Plant Responses to Mechanical Stimuli

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  • 0:02 Mechanical Stimuli
  • 0:27 Thigmomorphogenesis
  • 1:16 Thigmotropism
  • 1:55 Thigmonasty
  • 3:31 Lesson Summary
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Lesson Transcript
Instructor: Artem Cheprasov

Artem has a doctor of veterinary medicine degree.

Did you know that animals are not the only living things able to respond to touch? Plants have a sense of touch. Actually, plants respond to all sort of mechanical stimuli, as this lesson explains.

Mechanical Stimuli

All else held equal, children who lift heavy weights as they are growing tend to develop shorter and stockier physiques than those children who do not.

This is partially explained by the mechanical stimulus: the heavy lifting imparts on their forming bones. In essence, the body adapts to its environment.

The forms plants take are also influenced by mechanical changes - the kinds you're about to learn.


For instance, plants that live in very windy environments tend to have shorter and stockier trunks than plants of the same species that grow in less windy environments. Such a trunk has adapted to the mechanical forces the high winds impart on the plant.

The proper term for this is thigmomorphogenesis, the influence generally long-term mechanical stimuli implant on plant growth and development. This long word comes from 'thigma,' which means 'to touch.'

But thickened plant parts in response to lots of wind for a long period of time isn't the only way a plant changes its shape.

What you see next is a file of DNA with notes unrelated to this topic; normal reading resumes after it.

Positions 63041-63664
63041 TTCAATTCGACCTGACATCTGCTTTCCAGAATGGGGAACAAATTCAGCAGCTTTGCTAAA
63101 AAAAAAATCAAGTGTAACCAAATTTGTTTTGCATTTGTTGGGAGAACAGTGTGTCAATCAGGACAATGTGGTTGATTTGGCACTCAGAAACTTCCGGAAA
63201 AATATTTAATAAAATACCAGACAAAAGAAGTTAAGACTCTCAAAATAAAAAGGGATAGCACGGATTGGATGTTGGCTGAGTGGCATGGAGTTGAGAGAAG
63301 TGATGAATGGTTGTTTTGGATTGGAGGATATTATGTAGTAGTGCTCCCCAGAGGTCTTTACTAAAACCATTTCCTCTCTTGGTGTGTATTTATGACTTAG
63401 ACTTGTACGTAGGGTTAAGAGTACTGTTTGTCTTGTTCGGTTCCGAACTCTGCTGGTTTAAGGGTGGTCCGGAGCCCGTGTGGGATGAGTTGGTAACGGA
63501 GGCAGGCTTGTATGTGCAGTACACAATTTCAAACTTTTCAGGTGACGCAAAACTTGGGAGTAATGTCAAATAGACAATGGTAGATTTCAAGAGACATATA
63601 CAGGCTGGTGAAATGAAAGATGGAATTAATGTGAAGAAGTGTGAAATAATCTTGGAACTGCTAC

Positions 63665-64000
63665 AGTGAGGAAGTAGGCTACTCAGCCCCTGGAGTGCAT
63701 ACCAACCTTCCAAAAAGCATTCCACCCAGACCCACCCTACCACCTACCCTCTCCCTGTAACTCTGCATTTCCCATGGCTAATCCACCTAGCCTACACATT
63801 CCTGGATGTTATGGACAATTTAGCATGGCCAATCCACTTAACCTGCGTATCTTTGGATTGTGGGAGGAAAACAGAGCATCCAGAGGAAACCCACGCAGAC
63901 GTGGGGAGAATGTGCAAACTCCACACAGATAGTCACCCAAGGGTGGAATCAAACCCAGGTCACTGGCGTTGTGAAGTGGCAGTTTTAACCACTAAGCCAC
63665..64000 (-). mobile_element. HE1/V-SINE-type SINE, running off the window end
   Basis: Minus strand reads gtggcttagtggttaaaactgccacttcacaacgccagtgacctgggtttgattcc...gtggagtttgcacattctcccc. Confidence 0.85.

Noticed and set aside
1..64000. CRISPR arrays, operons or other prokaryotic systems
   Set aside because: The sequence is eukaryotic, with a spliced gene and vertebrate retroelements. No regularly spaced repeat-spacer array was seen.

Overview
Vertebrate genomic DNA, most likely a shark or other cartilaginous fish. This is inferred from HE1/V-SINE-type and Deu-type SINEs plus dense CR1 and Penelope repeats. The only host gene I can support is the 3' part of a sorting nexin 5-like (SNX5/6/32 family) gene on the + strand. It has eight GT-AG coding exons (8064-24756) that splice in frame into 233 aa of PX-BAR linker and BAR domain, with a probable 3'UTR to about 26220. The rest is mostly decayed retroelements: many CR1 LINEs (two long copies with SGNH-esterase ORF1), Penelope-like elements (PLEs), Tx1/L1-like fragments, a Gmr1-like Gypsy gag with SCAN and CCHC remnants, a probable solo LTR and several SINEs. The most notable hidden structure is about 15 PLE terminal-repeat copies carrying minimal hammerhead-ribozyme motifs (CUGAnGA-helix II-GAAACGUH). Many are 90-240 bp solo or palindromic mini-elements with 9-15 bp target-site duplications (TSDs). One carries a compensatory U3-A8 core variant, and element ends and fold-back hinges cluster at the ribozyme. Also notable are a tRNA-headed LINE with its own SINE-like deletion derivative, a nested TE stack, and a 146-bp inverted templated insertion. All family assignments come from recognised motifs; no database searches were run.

This is because plants can change in quite a few spectacular ways when under the influence of all sorts of mechanical stimuli.


Remember the last time you were playing on the monkey bars? You extended your hand all the way up, and as soon as you sensed the bar against your hand, you coiled your fingers around the bar?

Plants use a touch-based technique to alter their growth as well. This is clearly evidenced in plants, like vines, which grow basically straight up until they come into contact with something, like a branch, which causes them to quickly coil around the branch.

The technical term for this is thigmotropism, the directional movement and growth of a plant in response to touch.


Note how the vine doesn't just move in any direction, it moves in a purposeful direction around the branch, toward the side where it sensed something.

This is different from thigmonasty, the touch- or vibration-induced movement or curvature of a plant in a certain direction or manner that is independent of the direction from which the stimulus appears.

A good example of this is the very famous Venus flytrap. This plant closes its leaves in the same manner regardless of which direction the stimulus, like a fly, is coming from.

Another example is the plant Mimosa pudica, which folds its leaflets when touched. It does so quite quickly.

The question should also be why it does this. Why does the plant bother to expend energy on something like this?

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